There was something telling about Prime Minister Justin Trudeau, and maybe politics in general, as he returned from his disappointing trip to China in December. He got right back on a plane and headed to Saskatchewan to do some campaigning in a byelection.

Getting back on a plane might be the last thing a normal person would do after a long flight from China. How many politicians would feel like campaigning after a high-profile trip that did not go well, especially in a long-held Conservative riding the Liberals were given little chance of winning?

Yet, there he was. Just as he did on the way to China, when he stopped off in the British Columbia riding of South Surrey-White Rock to squeeze in some campaigning before four federal byelections on Dec. 11, 2017. But Trudeau is not a normal person – nor is he a normal politician. And, unlike his father, Trudeau the Younger loves to campaign. No matter what policy or crisis is on the agenda, Justin Trudeau is a disciple of the permanent election campaign.

So far, as we reach the halfway point in Trudeau’s term of office, he has been able to compartmentalize policy and crisis alike so that he can concentrate on winning in the polls. That strategy seems to be working.

The Liberals may have had a terrible autumn on Parliament Hill, but the rest of Canada doesn’t seem to have noticed.

Of the four byelection results, the Liberals retained seats in Newfoundland and Labrador and Ontario, and snatched South Surrey-White Rock, which had been in Conservative hands for 40 years.

Normally, voters take out their frustrations with sitting governments in byelections. But in these four byelections, the voters seem to be sending both federal Opposition parties a message. The B.C. riding represents the second Conservative stronghold lost to the Liberals in a byelection since Andrew Scheer became the national Conservative Party’s leader six months ago.

Even worse for the Conservatives, given the fact that although the federal Liberals have handed the Opposition a gift-wrapped scandal over tax reform and the perils of an accident-prone Finance Minister Bill Morneau, the polls have not budged. If an election were held tomorrow, Trudeau would likely do slightly better than he did in 2015.

Scheer is emerging as the other major loser in the Morneau affair.

The news for Jagmeet Singh, the federal New Democratic Party (NDP) leader for the past two months, is even worse. NDP strength fell in three of the four byelection ridings. On top of that, Singh is beginning to look like a dud in the media instead of the messiah he was cracked up to be.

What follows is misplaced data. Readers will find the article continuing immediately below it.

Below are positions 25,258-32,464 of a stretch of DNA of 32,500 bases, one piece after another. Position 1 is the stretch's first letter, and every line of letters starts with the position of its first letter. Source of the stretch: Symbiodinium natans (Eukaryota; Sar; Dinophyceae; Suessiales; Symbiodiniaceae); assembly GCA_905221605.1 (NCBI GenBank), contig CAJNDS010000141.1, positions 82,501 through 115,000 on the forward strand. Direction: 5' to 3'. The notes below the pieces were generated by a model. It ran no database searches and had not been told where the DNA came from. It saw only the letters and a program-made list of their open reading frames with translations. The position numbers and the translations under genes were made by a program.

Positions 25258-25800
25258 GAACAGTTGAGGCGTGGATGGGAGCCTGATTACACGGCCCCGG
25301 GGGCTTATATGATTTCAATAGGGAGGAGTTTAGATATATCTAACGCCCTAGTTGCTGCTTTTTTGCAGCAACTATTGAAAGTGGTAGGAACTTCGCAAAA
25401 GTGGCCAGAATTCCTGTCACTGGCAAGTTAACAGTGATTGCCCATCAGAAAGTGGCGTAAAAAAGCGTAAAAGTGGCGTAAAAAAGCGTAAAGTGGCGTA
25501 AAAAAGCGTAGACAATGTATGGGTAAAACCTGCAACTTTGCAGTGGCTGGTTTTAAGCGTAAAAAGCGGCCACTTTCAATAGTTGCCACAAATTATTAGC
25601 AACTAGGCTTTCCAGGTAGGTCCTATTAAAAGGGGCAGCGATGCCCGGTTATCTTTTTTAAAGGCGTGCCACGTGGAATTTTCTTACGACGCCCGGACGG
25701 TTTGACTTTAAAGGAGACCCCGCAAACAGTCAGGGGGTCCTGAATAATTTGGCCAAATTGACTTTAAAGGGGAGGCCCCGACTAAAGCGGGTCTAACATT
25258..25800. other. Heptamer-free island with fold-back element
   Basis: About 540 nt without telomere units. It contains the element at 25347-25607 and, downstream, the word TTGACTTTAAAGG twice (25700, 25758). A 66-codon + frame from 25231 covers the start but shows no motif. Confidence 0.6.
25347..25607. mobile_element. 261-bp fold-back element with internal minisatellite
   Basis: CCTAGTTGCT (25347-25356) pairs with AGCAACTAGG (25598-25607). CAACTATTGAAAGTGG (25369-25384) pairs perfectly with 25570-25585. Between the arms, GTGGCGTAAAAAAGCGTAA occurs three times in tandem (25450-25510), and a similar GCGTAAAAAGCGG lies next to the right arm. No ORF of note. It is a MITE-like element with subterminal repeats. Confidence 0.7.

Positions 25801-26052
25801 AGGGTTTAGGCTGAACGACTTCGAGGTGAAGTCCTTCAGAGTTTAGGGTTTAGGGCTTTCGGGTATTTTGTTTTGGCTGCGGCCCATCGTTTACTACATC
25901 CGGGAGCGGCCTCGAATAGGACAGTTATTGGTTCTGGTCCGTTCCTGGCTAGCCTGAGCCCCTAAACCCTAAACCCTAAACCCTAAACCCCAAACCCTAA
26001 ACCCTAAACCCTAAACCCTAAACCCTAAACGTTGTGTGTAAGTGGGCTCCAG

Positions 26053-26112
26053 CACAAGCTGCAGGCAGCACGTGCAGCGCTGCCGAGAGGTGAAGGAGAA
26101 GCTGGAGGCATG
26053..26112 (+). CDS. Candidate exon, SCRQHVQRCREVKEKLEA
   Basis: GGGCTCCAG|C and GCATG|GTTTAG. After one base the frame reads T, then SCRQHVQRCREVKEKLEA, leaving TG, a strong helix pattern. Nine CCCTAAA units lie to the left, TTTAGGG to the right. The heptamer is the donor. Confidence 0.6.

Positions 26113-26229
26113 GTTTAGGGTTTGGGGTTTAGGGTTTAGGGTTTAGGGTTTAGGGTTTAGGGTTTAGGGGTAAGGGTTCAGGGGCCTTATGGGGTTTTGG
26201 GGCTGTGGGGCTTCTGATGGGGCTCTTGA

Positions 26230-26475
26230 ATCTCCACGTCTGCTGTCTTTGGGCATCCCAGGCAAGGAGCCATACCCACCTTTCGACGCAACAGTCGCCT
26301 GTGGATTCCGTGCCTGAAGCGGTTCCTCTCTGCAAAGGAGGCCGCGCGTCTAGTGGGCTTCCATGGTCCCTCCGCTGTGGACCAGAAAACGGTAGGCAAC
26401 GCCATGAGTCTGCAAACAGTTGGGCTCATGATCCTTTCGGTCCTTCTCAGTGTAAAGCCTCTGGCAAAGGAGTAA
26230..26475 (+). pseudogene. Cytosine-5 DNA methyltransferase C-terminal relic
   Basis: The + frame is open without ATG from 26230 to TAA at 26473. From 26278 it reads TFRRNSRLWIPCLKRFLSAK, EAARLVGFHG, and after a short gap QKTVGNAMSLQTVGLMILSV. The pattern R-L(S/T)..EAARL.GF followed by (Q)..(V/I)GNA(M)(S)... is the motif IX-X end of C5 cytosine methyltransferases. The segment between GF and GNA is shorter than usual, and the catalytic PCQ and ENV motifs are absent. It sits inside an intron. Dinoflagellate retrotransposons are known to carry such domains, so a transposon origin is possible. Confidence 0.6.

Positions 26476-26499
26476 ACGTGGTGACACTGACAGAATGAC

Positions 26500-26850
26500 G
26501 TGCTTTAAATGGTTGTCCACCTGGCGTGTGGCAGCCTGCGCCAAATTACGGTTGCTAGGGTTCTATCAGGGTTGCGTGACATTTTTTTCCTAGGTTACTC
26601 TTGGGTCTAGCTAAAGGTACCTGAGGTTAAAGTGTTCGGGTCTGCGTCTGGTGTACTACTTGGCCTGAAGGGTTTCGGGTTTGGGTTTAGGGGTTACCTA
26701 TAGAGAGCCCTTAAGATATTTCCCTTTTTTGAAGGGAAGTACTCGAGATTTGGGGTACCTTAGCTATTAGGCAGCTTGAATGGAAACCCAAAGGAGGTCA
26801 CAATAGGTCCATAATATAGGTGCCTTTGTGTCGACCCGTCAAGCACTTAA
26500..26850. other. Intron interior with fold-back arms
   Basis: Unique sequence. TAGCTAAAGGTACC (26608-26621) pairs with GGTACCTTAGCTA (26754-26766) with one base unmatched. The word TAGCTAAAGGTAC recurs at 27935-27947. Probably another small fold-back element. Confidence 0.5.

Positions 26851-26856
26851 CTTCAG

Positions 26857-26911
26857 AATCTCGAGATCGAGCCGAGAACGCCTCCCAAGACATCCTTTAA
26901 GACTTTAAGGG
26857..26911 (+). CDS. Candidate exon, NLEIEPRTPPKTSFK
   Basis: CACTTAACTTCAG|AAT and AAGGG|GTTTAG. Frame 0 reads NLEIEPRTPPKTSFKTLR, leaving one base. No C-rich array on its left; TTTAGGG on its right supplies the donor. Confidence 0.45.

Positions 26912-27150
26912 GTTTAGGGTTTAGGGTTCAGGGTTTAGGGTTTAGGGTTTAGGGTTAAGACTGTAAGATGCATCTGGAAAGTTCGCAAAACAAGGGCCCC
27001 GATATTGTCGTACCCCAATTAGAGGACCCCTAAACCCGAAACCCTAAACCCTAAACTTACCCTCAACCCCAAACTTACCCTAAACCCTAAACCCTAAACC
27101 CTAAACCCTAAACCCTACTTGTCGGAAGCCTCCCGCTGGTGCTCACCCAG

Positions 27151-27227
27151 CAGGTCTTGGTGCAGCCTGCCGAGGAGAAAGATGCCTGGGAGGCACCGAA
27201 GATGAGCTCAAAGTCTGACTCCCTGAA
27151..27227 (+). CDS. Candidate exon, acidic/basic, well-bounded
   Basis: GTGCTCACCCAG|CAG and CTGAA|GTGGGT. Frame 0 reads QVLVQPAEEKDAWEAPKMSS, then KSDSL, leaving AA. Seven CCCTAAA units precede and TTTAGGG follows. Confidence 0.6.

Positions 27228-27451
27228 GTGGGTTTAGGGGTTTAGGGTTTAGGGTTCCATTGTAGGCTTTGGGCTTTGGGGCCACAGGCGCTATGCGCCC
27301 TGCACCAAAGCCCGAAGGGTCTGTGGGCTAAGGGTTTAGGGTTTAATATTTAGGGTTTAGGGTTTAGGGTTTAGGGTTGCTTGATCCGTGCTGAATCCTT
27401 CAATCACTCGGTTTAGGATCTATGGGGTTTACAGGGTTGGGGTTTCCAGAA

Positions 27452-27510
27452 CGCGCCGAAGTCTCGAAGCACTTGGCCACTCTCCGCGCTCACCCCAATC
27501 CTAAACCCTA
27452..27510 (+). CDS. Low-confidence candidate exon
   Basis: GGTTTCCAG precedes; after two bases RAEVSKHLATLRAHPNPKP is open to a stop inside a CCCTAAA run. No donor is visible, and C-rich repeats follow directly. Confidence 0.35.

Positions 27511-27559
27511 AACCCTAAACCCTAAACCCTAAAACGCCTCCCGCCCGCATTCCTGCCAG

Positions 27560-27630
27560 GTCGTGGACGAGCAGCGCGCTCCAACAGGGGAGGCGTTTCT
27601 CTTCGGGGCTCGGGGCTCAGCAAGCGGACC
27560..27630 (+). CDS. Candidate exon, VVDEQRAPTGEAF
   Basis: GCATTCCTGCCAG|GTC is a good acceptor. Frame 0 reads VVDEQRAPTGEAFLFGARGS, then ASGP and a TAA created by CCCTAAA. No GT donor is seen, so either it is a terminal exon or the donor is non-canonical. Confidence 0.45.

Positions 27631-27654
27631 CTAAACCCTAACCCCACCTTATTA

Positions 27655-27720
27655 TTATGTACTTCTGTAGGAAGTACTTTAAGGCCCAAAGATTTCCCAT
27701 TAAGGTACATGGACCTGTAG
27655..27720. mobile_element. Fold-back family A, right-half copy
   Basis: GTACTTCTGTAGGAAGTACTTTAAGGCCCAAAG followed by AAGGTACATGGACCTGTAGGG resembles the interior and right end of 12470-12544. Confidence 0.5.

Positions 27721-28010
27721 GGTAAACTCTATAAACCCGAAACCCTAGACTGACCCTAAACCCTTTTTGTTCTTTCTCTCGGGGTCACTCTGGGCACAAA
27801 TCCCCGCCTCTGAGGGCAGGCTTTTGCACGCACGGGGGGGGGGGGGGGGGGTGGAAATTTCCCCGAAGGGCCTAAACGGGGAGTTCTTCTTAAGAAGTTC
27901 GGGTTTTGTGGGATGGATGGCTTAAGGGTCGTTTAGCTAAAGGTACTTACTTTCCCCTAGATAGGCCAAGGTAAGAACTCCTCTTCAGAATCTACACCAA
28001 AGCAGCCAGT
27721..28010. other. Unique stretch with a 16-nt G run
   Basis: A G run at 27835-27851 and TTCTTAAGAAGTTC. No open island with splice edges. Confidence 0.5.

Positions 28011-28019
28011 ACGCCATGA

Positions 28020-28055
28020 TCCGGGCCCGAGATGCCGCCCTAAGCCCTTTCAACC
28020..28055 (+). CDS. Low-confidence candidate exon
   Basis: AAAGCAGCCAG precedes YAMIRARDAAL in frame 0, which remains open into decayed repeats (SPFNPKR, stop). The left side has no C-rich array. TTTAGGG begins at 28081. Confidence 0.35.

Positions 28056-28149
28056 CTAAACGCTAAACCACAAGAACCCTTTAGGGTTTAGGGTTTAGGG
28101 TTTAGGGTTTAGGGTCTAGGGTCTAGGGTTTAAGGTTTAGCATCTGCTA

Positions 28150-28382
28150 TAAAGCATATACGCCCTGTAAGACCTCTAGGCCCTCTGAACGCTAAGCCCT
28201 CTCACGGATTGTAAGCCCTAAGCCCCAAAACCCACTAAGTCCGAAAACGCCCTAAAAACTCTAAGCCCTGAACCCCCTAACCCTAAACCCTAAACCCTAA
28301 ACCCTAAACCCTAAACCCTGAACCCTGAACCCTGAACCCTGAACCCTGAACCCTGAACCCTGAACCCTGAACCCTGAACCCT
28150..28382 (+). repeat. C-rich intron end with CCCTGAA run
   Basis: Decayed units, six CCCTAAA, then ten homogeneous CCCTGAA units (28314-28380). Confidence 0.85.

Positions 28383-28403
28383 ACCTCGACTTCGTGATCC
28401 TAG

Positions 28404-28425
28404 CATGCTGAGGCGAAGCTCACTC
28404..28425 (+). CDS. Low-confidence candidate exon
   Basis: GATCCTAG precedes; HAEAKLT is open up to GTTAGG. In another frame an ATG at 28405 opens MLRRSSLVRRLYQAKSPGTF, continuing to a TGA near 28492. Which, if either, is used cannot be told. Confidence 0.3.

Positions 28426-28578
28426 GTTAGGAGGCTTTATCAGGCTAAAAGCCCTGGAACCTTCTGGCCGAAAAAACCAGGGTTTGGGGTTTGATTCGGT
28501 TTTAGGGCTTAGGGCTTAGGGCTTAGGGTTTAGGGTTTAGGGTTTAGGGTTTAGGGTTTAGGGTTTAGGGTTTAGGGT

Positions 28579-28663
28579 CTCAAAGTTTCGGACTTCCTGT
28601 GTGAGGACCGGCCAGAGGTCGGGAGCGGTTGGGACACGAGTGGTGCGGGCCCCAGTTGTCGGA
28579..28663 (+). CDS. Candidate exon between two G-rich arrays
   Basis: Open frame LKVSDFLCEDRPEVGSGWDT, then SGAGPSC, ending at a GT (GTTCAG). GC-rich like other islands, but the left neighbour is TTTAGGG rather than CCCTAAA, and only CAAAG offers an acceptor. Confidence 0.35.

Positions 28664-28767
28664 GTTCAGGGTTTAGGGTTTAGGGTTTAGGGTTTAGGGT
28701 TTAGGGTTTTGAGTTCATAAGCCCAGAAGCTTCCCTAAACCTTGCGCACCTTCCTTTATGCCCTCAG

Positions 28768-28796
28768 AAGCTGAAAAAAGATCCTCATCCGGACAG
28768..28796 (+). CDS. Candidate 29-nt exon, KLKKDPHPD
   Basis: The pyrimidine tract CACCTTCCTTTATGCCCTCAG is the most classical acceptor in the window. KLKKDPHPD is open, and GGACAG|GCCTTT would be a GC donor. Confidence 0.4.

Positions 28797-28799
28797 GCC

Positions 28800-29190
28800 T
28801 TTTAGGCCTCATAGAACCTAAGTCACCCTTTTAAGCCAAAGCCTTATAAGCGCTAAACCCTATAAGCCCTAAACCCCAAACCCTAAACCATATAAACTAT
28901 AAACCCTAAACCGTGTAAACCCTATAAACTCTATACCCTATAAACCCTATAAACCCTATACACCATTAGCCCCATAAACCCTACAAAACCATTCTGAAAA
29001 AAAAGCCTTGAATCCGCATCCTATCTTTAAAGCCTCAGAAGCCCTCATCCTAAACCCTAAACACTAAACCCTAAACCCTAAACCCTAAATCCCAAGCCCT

When the NDP loses, the Liberals win because the two parties compete for a strategic left-of-centre voter who is more aspirational than pragmatic. This voter, neither radical nor conservative, is crucial to Liberal success and must not be offended; as a result, this voter has enormous power. When the left-of-centre voter moves to the NDP, the Conservatives win elections.

Simple retail politics may explain why Trudeau is holding fast to his so-called “progressive” requirements for labour standards, environment and gender equality in any trade agreement that Canada signs.

There now is a very strong possibility that the U.S. will announce its intention to leave the North American Free Trade Agreement after the next round of negotiations in Montreal this month. And who knows what the situation is with the Trans-Pacific Partnership after Trudeau stood up his trading partners at what was supposed to be a signing ceremony?

As for China, even if Trudeau had come home with a commitment to begin free trade negotiations, a completed deal is years away. Trudeau could wind up with nothing to show after more than a year.

But the left-of-centre voter needs to hear a favoured narrative on labour standards, environment and gender equality to go on believing in the Liberals. So, expect the Liberals to continue “out-lefting” the leftwingers leading up to the October 2019 federal election.

Some words of caution to the Liberals: nine- or 10-point leads in the polls can disappear quickly. Ask Paul Martin. Just because the two Opposition leaders are like a couple of consumer products that aren’t catching on doesn’t mean there aren’t serious problems to address, such as a weak cabinet or no comprehensive trade strategy. After all, in politics, a week is a long time.

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